Saturday, March 13, 2010

Economic Incentives For Misconduct.

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Economic Incentives For Misconduct

Dear Friends:

A recent article from the Associated Press (brought to us by Yahoo! News) indicated that U.S. doctors may well be overtesting and overtreating. In the article, there is some conjecture that 1) doctors may be overtesting on the "side of caution," as part of their practice of medicine, and that 2) patients may be demanding more and more tests and procedures because of  a sort of "cultural overcaution." I suspect that this latter may be correlated positively with the increasing frequency of pharamceutical company ads in the media, and the increasing opportunism on the part of the legal profession to advertise all manner of bonuses which we can collect if we have any sort of adverse health issue -- the John Grisham class action "mesothelioma" and "asbestosis" phenomenon.

Perhaps the incentives for this overtesting and overtreating protocol stem from simple economics - if a third party (i.e., my healthcare insurance company or Medicaid) is willing to pay any bill which it receives from any physician without question, I might (as a hypochondriacal patient) seek out tests and procedures because there is no financial incentive for me not to do so. My physician (ordering up a gauntlet of tests and a barrage of procedures covering bunion to brain) is given a financial incentive (someone will pay!) to engage in this type of "defensive strategy."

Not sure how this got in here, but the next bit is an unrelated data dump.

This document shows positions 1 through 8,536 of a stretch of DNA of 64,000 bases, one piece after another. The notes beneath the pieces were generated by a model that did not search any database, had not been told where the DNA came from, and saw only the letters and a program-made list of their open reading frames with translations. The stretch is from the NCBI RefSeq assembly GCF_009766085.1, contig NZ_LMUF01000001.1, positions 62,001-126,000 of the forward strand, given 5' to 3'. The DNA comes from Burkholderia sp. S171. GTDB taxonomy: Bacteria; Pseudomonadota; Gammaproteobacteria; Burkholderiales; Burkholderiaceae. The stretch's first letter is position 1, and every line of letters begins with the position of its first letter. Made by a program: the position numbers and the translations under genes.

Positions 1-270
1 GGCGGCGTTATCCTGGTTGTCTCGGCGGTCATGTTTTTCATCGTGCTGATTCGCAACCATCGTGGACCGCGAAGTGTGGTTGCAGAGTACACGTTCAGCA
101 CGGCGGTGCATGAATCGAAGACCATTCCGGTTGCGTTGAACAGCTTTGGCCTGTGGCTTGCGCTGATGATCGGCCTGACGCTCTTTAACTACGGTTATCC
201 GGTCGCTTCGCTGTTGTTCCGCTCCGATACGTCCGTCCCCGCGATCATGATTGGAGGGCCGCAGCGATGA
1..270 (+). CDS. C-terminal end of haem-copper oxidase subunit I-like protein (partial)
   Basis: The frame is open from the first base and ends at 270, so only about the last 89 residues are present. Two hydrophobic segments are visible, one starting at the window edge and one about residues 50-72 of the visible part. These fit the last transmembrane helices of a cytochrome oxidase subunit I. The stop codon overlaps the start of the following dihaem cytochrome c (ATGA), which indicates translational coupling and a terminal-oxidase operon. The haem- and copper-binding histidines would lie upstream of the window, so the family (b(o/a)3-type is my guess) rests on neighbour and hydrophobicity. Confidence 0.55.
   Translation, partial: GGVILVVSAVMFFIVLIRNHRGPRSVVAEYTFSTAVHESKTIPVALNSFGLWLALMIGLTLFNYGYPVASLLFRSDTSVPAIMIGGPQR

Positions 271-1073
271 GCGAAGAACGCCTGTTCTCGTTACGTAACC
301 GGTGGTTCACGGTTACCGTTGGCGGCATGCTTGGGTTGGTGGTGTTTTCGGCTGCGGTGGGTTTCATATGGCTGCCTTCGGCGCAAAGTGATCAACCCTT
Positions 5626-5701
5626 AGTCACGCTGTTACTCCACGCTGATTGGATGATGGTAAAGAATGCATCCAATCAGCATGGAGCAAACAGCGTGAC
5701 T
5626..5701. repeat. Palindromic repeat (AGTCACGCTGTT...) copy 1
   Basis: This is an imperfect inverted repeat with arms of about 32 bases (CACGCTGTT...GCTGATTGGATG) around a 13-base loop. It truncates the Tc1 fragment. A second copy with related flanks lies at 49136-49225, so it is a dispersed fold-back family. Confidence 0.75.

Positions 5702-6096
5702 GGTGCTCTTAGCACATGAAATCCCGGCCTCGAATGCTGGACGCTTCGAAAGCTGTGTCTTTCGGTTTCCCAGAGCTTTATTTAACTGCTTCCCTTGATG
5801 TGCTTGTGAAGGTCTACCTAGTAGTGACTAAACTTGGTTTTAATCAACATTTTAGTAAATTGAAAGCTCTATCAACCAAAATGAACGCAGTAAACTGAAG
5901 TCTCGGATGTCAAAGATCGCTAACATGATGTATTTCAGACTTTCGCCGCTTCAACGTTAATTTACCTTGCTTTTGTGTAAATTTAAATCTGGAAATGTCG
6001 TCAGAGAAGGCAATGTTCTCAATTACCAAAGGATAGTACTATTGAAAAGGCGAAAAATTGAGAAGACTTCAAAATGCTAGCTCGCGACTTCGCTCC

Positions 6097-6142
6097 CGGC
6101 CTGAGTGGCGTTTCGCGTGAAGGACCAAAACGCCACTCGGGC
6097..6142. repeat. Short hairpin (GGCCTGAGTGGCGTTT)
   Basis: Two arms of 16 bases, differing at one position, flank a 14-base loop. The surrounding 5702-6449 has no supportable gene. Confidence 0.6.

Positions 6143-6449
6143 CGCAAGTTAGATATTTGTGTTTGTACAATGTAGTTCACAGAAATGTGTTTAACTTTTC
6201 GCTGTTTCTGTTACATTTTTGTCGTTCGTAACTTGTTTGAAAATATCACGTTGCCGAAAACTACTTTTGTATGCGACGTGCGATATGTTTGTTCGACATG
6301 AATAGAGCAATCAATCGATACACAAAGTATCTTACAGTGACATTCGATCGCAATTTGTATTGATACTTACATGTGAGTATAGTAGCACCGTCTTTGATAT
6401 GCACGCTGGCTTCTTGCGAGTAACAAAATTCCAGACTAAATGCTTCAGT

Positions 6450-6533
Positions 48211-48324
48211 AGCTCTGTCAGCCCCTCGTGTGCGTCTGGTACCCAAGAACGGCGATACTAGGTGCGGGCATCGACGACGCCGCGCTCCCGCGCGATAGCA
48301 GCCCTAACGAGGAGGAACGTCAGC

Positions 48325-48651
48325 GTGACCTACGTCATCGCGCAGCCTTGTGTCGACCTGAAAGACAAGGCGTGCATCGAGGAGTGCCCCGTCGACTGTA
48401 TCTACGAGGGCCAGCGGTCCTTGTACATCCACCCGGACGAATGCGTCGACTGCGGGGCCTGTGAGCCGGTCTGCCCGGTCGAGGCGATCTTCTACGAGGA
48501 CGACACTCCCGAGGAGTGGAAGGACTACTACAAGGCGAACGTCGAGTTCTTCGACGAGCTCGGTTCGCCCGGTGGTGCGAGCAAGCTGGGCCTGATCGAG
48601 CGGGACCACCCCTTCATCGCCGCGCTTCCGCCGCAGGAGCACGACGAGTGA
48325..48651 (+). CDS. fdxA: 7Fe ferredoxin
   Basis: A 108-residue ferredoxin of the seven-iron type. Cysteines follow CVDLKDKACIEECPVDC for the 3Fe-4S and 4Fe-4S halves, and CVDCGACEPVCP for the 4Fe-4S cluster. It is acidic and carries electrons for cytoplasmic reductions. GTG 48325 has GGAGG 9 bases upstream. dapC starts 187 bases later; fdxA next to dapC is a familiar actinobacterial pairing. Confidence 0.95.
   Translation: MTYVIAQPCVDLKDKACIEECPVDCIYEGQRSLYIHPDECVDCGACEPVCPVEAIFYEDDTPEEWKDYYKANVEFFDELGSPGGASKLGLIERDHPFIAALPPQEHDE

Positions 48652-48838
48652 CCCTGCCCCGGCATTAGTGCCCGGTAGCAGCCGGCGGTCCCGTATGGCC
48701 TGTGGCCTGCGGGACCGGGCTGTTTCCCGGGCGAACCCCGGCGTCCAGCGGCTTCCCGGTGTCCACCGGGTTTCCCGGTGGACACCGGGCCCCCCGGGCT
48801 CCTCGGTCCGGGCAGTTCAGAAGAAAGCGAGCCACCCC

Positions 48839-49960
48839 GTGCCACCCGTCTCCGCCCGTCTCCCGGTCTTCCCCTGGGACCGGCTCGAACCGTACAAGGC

If both patient and physician were given financial incentives for maintaining a state of health or wellness, I'm willing to bet my next CT angiogram that several things would happen:

1. Healthcare costs would decrease;

2. The number of tests and procedures would decrease;

3. The health of the entire US population, on average, would increase.

Human behavior is incentive-based. Our actions, particularly in the industrialized nations, are princiaplly governed by economics (running the gamut from survival to unbridled greed) and fear.

The referenced news item follows for your review:

A thought: Perhaps the U.S. Healthcare System is truly in need of a fiscal colonoscopy instead of crutches and bandages.


Douglas Castle

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Terms, Labels and Tags: healthcare systems, incentives for misconduct, economics and healthcare, health insurance, third-party payment, behavioral psychology, wellness versus testing and treatment, colonoscopy.

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